Manufacturers have started to find a better balance, though, and it gives models like the TCL 40R 5G – as well as the cheaper TCL 40 SE – a great chance to shine.

Offering a phone with solid performance and battery life at just £199/$220, with 5G and a nice design, would’ve felt a little like witchcraft a year or two ago, but it works and works well. 

Naturally, some corners have to be cut, but for this price it feels churlish to complain about a higher resolution display or better cameras when what you’re getting otherwise is priced for perfection.

The TCL 40R 5G is out now in Europe, with other regions to follow later in 2023. It starts at £199.99/$219 for the 64GB version, with a 128GB version on the way – although no pricing has been disclosed yet.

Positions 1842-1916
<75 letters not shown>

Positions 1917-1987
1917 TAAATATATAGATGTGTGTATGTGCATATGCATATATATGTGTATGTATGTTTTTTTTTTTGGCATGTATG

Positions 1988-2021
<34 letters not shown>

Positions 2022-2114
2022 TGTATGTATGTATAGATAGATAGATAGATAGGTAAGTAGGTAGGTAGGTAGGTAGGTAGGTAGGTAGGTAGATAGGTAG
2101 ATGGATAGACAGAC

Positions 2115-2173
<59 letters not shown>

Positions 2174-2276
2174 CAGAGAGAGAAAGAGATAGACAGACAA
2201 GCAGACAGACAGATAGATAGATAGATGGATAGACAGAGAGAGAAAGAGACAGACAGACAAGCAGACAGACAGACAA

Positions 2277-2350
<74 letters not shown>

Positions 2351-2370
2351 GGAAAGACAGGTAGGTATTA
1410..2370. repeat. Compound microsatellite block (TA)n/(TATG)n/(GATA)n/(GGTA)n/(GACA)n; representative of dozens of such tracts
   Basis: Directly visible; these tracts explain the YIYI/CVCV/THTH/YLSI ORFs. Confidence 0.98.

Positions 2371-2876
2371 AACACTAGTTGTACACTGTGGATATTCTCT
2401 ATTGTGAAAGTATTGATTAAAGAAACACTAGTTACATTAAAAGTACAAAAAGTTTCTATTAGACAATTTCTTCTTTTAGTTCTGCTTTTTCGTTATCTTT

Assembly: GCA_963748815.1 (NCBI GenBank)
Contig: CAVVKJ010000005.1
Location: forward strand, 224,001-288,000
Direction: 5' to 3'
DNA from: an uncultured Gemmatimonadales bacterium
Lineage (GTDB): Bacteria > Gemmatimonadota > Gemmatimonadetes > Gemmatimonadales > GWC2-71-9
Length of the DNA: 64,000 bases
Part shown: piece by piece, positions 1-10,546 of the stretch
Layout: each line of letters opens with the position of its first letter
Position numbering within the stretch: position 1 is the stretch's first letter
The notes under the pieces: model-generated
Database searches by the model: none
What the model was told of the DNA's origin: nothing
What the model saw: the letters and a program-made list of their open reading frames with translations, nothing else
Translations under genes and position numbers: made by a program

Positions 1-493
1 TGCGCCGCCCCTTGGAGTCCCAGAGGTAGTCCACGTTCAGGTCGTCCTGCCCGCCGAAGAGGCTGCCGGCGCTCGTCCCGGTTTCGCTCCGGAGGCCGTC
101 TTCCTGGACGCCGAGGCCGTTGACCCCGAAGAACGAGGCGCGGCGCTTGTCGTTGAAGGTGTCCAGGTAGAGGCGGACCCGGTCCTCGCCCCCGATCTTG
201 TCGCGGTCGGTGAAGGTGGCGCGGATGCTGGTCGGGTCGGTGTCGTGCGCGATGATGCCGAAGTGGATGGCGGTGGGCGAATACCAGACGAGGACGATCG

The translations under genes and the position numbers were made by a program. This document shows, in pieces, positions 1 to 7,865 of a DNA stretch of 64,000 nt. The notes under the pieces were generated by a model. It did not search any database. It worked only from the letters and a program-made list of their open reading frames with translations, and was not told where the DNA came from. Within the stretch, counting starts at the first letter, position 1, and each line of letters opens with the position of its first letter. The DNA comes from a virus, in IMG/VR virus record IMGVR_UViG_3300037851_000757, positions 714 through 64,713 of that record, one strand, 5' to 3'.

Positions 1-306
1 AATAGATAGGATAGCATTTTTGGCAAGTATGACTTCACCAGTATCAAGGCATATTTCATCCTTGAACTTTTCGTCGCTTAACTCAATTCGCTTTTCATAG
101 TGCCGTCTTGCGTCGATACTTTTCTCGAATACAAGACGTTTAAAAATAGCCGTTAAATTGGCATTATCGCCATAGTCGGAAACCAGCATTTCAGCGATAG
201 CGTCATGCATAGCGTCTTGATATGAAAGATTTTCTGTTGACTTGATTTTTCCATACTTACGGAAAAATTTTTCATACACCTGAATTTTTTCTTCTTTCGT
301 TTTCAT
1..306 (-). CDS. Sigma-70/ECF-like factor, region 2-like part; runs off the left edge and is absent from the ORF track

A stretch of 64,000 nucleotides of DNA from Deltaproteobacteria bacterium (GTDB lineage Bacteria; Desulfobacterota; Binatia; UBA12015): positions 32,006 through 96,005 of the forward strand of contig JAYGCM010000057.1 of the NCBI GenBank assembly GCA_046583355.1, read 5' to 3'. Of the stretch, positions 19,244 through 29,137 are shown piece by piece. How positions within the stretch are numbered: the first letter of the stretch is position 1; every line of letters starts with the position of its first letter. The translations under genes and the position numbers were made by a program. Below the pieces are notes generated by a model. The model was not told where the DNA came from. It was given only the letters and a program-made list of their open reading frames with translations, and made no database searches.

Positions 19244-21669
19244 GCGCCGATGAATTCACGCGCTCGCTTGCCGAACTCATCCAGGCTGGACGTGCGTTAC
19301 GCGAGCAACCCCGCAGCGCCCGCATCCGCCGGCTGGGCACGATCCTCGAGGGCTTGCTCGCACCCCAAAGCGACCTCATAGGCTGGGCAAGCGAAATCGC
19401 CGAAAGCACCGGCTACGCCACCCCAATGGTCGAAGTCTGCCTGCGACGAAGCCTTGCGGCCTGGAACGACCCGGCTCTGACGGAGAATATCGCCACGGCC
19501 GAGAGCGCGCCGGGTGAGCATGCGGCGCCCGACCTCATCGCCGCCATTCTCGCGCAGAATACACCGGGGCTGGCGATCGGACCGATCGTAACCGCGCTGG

Design and screen

  • Good looking for a budget device
  • Large 6.6-inch display looks soft
  • 90Hz refresh rate

The TCL 40R 5G is a good-looking device, and feels great, too, thanks to a lightly textured back panel. My review unit is the Stardust Black option, but it also comes in Stardust Purple.

But while the overall design looks and feels great, we’re kicking things off with the negative I mentioned in the intro – the display.

TCL 40R 5G on a desk
Image Credit (Trusted Reviews)

While there’s still a lot to like with the 6.6-inch LCD display, its 1612 x 720 “HD+” resolution feels lacklustre by any metric. Aside from the sharpness, it’s not particularly bright, either, with 400 nits max.